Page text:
Theology Unmuted

by Clive Marsh.

We are using a whole new language. (‘Are you on mute?’, ‘Send me a link’, ‘Are you the host?’) Digital natives (those who’ve lived with computers since birth) are simply saying ‘welcome to our world!’ (the new real world?). Those not au fait, or even wanting to be au fait, with such technology are saying ‘but I’m now not part of the “we”’ you’ve just referred to. So when this is all over, I won’t be within what you’re calling “the new normal”.’ And I won’t even mention the question of ‘Zoom Communion’. I’ll just say it’s at times like this I’m glad I’m not a presbyter. No one can buttonhole me (even virtually) and ask why on earth we can’t ‘do Communion’ across the WWW and expect me to be able to do anything about it.

‘Zoom Communion’ is, though, just the tip of a very large iceberg of issues raised by the digital world for the ways in which the church conducts itself, undertakes its mission, and in which theology takes shape. I can quite see why those who actively explore ‘digital theology’ become exasperated with a church which seems to go at a snail’s pace when, from their perspective, ‘things have to change (and quickly)’. I can also sense (and sometimes share) the alarm of what might happen if too many changes happened too rapidly, and too substantially.

There can be little doubt that when our lockdown ends, or as its strictures are gradually relaxed, when social distancing is eased, and when we take stock of what has been happening in recent weeks, digital theology will have more allies, or sympathizers: ‘you know, that Zoom thing really is good. It’s got me thinking about the different ways our theology of conferring could happen.’ ‘Pastoral care could be thought of differently, you know, than we’ve been doing it for years.’ ‘More people might be willing to join in with meetings, so we could have a more diverse group.’ ‘Class meetings could make a comeback.’

That’s only the positive stuff, of course. There are counter-arguments too. Lots of people I know are ‘Zoomed out’ already through all meetings and one-to-ones going online. Plenty are missing seeing others (really seeing), not to mention the extroverts who need their hugs. I’ve been wondering myself whether I’ll get things wrong ‘after lockdown’ – or at least behave awkwardly – by hugging people I’ve never hugged in my life before (and can’t honestly remember whether I have) simply because I’ll be so pleased to see them. It will take a while to adjust after the initial re-assessment of social relations (actual and virtual). But we will, I hope, start to ask harder questions, and in fresh ways, such as: when do we need to meet in person? What is best done online, not just for money-saving reasons, but also for the sake of resisting climate change, and to save time? And these practical questions are caught up within a bigger range of issues of direct theological import, not least about creation, Sabbath, and what ‘church’ is anyway.

Behind those hidden, theological framework kinds of questions other, even more basic, stuff is buzzing around too. What is ‘really real’ anyway? The terms ‘virtual’ and ‘real’ have become fuzzy, but have helpfully pressed us to say what is ‘real’. ‘Fake’ has also intervened as an overused, but still important, term. ‘Virtual’ is not the same as ‘fake’. But the realm of the ‘fictional’, the ‘made-up’ is tangled up in there too. This has always been the case in the worlds of faith, belief and theology. We do make things up (even some of our God stories) but that’s only because it’s sometimes hard to get at what’s true and real (really real), as what’s real and true has never simply been about ‘what happens’ or what we can prove (scientifically).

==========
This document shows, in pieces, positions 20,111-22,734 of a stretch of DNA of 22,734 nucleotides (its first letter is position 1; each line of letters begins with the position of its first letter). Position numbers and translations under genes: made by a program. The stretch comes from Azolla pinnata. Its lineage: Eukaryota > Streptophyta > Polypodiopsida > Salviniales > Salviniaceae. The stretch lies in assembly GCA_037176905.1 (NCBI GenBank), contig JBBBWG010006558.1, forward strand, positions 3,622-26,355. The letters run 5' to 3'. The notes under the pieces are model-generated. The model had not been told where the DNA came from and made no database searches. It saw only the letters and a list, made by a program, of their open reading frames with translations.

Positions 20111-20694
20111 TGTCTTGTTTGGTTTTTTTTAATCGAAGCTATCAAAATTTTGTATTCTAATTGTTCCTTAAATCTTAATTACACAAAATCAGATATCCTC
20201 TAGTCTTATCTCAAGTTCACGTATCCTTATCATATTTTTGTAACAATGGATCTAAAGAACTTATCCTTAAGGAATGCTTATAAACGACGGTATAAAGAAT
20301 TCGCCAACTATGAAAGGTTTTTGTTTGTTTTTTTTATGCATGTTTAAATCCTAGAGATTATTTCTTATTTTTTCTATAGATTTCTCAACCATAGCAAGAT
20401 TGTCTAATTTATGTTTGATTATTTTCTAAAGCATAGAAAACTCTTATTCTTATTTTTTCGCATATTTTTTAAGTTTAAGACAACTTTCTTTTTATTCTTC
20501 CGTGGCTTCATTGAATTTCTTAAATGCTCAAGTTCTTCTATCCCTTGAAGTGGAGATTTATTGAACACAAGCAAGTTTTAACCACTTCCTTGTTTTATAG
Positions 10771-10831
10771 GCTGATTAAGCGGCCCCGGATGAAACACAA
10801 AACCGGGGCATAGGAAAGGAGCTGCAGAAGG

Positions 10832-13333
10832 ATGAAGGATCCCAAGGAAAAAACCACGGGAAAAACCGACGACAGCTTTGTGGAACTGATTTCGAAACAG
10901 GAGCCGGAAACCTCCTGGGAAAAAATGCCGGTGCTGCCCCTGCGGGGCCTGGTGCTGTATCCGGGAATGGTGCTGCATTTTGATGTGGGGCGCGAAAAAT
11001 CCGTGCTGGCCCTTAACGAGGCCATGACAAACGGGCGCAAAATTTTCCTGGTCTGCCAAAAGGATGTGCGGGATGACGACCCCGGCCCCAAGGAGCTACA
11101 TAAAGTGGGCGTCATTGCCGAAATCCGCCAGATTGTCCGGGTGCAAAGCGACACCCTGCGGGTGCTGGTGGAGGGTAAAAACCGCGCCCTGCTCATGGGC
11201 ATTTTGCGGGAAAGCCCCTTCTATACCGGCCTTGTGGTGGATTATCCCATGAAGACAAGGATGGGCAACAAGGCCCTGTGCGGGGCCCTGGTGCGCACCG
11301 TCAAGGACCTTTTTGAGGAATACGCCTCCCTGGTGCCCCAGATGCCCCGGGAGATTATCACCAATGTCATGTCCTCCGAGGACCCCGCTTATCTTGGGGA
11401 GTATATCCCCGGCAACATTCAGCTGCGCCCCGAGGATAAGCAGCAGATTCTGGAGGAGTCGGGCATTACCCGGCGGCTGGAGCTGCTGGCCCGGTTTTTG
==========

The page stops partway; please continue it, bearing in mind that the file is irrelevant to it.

I recall that one of the first pieces I ever wrote which had to do with the Internet (20 years ago? I can’t even remember) was prompted by claims that it would give us a whole new understanding of the Holy Spirit. I’ve seen some of the thoughts I put on paper back then re-emerging in articles and blogposts which have appeared in recent weeks. The Holy Spirit is really real, even whilst not visible, and yet seems very active as people connect ‘virtually’.

A new insight brought to my attention in the lockdown is how inclusive some new more informal forms of church are proving for those on the autism spectrum. People can be involved (e.g. doing a craft or art activity at home amongst family members) in a ‘bigger congregation’ without necessarily having to look at the camera, and without the stress (for them or for other family-members) of ‘going to church’.

All I hope, in the post-lockdown phase of the church’s life, is that we don’t get polarized, and that we do really reflect carefully and appropriately critically on the experiences that we’ve been having. For some, it will be about ‘getting back to normal’ (for which read ‘proper worship’). But what if the online worship has sometimes felt more ‘real’ than some of our past Sunday activity? What if we find that online life has added a new depth to what we go back to experiencing on Sunday (or Monday, or Wednesday, or whenever our face-to-face worship happens)? There will, in other words, need to be fresh considerations about what is real, and what helps us connect with the Really Real (I’m sure someone must have used that term for God before) in all our post-lockdown theological debate – whether or not the word ‘theology’ itself is used.

12 thoughts on “Theology Unmuted”

  1. Thanks, Clive.

    I find it fascinating that in certain circumstances the church considers that the Holy Spirit works (and seems to be constrained to work) through physical touch. An example might be the so-called Toronto blessing, that strange phenomenon which spread through physical contact — which made me suspicious that it was really a thing of God rather than a psychological thing (not that psychology and God are necessarily mutually exclusive, of course). But more mainstream examples would be confirmation and ordination, and I wonder why the Spirit might be constrained to the physical laying on of hands. Is it that God actually works through human contact (in the perspective of an incarnational religion) as a way of celebrating the worth of humanity? If so, is the question of virtual gathering/conferring/communing really one of whether a gathering which is impossible for humans without mediation through technology really counts as a human gathering or not?